In May, Lenin met Parvus-Helphand, who was mobilizing Russian revolutionaries for the Germans.  Parvus had been received by the German Secretary of State and had long discussions with Dr. Kurt Riezler, the political warfare adviser to the German Chancellor.  To these men, Parvus, the ambitious graduate of 1905, had submitted a grandiose plan for revolutionizing Russia.  The scheme contained impractical features, but the impressed Germans gave Parvus one million marks and later another 500,000 marks to be pumped into Russia.(14)

The conversation between Lenin and Parvus (which was later confirmed by Parvus in one of his brochures) occurred when Parvus accosted Lenin in a restaurant at Berne.  Lenin was there eating with Siefeld.  Parvus asked Lenin to talk and the two men departed for Lenin’s home.  Lenin later told Siefeld that upon hearing Parvus’ proposals he sent him away.  Yet the fact remains that after this conversation Lenin announced plans to move to Scandinavia.(14a)  This project did not materialize and a German confidential report of August 1915 disclosed that Parvus would support Lenin only after the tension had been smoothed out.  Thus, Lenin’s explanation to Siefeld is suspect.  It seems rather that Parvus refused to support Lenin’s personal efforts.  Indeed, there is enough evidence to show that before March, 1917, Parvus financed and used Bolshevik operators without consulting Lenin.  The German aid to Lenin came mostly via Kesküla.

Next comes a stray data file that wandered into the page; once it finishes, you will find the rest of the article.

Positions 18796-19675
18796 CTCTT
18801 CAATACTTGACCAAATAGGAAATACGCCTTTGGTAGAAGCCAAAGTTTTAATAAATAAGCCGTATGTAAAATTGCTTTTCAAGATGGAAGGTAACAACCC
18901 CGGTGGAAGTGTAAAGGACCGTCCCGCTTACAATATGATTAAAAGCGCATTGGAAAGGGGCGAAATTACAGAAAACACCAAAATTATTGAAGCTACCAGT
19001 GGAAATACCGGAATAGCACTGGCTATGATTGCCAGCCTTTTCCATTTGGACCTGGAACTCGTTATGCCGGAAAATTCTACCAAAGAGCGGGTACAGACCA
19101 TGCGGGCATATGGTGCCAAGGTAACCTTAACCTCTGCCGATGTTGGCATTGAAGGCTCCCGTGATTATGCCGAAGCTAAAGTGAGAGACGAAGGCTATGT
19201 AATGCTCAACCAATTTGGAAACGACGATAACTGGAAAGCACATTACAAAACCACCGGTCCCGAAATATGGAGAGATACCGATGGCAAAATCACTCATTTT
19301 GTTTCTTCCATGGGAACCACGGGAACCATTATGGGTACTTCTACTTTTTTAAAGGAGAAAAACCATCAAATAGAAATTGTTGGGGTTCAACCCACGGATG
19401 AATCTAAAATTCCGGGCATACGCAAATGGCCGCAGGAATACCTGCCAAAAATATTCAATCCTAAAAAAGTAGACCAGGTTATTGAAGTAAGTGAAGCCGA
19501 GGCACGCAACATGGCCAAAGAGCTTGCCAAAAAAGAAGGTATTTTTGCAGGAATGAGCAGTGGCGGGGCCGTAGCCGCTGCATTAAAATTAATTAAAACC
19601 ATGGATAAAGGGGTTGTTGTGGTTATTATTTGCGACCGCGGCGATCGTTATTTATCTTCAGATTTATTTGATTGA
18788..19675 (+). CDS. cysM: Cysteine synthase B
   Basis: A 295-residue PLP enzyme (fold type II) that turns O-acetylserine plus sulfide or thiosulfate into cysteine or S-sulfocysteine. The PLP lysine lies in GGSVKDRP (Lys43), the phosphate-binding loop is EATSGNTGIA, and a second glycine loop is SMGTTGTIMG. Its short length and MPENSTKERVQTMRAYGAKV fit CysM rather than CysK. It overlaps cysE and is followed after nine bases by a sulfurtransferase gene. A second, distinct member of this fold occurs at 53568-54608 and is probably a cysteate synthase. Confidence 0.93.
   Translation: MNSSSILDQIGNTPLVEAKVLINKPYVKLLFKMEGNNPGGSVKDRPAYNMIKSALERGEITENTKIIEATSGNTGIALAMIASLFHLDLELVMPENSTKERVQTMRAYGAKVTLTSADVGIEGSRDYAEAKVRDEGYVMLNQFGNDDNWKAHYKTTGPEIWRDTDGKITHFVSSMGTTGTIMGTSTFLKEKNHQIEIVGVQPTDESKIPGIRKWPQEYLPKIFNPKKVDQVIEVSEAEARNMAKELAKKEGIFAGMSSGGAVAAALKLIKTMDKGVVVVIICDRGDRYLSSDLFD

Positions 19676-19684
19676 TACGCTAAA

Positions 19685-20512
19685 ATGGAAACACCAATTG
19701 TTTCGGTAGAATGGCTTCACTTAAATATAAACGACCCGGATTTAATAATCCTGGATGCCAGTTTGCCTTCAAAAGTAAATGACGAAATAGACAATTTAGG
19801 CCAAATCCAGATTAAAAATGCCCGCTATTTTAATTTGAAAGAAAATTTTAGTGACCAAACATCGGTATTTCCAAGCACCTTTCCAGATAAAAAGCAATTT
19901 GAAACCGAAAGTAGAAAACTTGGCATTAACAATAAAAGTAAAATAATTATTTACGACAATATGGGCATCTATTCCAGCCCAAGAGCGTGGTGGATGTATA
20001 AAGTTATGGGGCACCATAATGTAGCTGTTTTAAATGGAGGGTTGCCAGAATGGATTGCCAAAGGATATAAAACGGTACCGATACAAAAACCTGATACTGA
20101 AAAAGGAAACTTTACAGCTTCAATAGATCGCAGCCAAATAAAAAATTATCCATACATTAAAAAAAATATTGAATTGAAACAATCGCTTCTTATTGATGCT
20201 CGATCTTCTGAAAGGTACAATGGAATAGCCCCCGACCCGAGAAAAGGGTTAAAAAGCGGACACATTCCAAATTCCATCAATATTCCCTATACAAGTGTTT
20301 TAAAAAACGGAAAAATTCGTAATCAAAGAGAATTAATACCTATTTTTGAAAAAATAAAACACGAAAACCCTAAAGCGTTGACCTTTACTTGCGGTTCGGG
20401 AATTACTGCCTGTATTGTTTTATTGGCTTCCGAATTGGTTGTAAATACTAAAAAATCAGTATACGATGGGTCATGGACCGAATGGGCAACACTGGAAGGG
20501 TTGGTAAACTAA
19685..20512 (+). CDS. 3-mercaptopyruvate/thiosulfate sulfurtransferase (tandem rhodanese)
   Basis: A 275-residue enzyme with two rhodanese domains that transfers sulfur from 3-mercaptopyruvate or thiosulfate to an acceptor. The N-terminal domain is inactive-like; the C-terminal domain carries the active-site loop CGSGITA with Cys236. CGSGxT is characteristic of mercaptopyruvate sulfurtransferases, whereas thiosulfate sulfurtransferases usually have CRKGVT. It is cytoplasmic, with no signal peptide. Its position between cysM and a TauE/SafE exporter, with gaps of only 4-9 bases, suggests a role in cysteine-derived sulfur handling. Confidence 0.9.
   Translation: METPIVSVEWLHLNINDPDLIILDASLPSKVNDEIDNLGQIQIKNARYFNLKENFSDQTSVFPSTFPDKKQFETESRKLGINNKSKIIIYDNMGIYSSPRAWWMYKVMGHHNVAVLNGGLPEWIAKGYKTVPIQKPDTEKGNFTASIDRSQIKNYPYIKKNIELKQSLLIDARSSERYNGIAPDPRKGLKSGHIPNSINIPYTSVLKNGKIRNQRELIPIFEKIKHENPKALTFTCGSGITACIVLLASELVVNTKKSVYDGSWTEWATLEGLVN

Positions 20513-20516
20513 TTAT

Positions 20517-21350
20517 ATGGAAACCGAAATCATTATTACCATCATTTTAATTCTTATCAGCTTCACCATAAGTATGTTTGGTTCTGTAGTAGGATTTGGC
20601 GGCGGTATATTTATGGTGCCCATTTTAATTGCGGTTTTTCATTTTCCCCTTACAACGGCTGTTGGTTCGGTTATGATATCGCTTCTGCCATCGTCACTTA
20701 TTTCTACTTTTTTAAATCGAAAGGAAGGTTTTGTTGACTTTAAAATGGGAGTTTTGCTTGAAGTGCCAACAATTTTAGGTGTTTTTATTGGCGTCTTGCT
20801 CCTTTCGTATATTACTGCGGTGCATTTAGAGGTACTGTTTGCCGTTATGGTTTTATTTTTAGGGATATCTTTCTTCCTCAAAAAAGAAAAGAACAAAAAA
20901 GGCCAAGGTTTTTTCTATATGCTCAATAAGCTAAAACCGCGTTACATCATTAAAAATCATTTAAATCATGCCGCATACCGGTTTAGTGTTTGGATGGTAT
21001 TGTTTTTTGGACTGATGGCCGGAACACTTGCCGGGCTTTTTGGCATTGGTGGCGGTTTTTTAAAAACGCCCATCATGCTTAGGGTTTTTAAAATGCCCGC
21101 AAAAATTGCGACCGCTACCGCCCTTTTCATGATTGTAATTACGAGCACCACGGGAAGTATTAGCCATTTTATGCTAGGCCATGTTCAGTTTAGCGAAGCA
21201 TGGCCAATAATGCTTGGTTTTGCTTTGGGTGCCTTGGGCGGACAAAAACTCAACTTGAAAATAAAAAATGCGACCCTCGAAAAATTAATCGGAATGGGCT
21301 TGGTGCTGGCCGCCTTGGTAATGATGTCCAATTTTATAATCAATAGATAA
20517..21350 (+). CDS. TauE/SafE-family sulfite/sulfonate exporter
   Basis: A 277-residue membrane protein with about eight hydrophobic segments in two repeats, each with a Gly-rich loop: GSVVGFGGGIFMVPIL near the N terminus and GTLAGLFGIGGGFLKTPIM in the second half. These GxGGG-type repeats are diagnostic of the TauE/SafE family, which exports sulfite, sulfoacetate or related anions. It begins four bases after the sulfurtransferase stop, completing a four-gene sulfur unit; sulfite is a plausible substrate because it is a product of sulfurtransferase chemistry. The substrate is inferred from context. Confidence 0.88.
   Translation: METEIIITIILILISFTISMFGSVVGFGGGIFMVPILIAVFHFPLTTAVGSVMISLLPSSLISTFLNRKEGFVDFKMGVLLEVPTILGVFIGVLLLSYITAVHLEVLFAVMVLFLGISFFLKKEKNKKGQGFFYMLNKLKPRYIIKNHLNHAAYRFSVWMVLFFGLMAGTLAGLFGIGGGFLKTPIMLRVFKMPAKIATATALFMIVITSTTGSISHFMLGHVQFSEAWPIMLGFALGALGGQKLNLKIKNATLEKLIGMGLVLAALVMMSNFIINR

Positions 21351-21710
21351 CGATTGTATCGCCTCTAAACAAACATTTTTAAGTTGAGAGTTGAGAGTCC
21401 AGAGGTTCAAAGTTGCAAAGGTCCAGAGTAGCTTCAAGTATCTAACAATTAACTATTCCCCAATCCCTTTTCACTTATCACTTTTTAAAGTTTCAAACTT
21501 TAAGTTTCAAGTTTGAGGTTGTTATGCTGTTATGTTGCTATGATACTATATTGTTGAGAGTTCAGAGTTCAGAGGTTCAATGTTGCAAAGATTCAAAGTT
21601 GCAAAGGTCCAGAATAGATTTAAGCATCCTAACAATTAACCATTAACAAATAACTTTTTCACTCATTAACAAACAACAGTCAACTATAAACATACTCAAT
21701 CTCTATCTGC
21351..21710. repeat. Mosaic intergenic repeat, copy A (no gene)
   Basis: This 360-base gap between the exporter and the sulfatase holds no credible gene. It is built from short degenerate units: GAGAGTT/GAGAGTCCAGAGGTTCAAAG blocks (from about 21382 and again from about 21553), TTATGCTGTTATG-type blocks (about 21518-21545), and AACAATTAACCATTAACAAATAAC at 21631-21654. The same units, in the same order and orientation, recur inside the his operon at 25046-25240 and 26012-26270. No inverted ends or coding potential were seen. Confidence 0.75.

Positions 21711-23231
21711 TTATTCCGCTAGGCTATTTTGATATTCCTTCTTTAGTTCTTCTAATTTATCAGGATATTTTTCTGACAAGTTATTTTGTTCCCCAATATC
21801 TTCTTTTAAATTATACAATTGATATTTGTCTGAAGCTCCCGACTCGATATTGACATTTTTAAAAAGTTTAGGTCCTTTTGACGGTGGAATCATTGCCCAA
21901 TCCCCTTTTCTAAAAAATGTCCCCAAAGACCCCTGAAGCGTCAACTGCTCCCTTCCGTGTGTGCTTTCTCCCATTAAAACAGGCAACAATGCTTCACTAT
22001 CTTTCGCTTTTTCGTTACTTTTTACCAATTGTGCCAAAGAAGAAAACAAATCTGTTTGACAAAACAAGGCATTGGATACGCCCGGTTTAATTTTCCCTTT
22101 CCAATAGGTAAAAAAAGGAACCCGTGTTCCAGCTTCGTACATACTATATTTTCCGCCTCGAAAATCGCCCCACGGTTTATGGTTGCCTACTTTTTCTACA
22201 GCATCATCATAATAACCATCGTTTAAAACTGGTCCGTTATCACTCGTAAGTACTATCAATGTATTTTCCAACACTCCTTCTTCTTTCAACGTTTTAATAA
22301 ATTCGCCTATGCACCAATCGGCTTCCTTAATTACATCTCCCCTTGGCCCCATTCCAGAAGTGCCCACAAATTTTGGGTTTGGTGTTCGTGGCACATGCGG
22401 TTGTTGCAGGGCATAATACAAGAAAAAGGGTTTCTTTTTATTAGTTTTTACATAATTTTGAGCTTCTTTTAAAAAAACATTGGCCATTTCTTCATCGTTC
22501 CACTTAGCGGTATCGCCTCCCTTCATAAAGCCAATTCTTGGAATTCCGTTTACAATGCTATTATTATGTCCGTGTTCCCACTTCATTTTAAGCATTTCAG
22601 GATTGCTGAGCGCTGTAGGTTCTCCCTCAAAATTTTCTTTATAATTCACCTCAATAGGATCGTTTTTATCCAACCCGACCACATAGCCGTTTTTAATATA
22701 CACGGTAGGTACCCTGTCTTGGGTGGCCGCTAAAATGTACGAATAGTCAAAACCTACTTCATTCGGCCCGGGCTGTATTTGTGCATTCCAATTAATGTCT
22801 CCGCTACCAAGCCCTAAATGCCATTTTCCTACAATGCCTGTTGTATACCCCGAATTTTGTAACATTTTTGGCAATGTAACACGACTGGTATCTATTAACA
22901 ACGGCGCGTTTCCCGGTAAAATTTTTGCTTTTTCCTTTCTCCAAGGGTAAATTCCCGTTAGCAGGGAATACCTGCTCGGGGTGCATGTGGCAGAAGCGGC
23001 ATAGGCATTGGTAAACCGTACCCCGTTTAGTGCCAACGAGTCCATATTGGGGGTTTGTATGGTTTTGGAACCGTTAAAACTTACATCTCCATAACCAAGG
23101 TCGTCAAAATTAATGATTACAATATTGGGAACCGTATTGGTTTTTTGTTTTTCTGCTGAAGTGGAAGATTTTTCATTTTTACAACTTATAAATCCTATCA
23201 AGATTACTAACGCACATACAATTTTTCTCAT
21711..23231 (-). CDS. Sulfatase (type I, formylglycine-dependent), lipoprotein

Lenin did not wish to associate himself with Parvus, partly because Lenin considered him a competitor, and partly because he feared leaks of information.  On his part, Parvus was interested primarily in obtaining access to the Bolsheviks and arranged employment for some of Lenin’s men.

Hanecki, authorized by Lenin to go to Copenhagen, traveled through Paris (where he talked too much) and presumably through London.  It is remarkable that, in the middle of a war, this Polish revolutionary was able to move freely in enemy countries.  Though years earlier he may have had a Russian passport,(15) he must have been traveling on false papers, probably provided by Schober.  Was Hanecki sent with the mission of reporting intelligence to Vienna ?